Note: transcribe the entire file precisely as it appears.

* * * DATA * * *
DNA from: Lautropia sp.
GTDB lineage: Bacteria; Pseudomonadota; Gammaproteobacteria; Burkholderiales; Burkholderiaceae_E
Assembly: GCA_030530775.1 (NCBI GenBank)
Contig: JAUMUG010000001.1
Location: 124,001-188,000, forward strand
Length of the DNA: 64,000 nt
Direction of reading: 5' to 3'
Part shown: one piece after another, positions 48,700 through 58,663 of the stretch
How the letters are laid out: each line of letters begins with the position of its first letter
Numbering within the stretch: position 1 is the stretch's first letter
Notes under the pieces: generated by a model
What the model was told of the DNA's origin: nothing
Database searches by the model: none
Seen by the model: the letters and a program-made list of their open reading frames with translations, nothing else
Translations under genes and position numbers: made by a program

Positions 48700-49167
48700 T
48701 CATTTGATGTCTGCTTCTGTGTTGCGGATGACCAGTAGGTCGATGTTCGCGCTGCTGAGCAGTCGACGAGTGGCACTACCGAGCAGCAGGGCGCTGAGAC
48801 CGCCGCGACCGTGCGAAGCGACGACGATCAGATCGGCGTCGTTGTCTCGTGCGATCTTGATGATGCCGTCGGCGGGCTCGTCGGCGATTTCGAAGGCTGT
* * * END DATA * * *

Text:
DNA from: Lautropia sp.
GTDB lineage: Bacteria; Pseudomonadota; Gammaproteobacteria; Burkholderiales; Burkholderiaceae_E
Assembly: GCA_030530775.1 (NCBI GenBank)
Contig: JAUMUG010000001.1
Location: 124,001-188,000, forward strand
Length of the DNA: 64,000 nt
Direction of reading: 5' to 3'
Part shown: one piece after another, positions 48,700 through 58,663 of the stretch
How the letters are laid out: each line of letters begins with the position of its first letter
Numbering within the stretch: position 1 is the stretch's first letter
Notes under the pieces: generated by a model
What the model was told of the DNA's origin: nothing
Database searches by the model: none
Seen by the model: the letters and a program-made list of their open reading frames with translations, nothing else
Translations under genes and position numbers: made by a program

Positions 48700-49167
48700 T
48701 CATTTGATGTCTGCTTCTGTGTTGCGGATGACCAGTAGGTCGATGTTCGCGCTGCTGAGCAGTCGACGAGTGGCACTACCGAGCAGCAGGGCGCTGAGAC
48801 CGCCGCGACCGTGCGAAGCGACGACGATCAGATCGGCGTCGTTGTCTCGTGCGATCTTGATGATGCCGTCGGCGGGCTCGTCGGCGATTTCGAAGGCTGT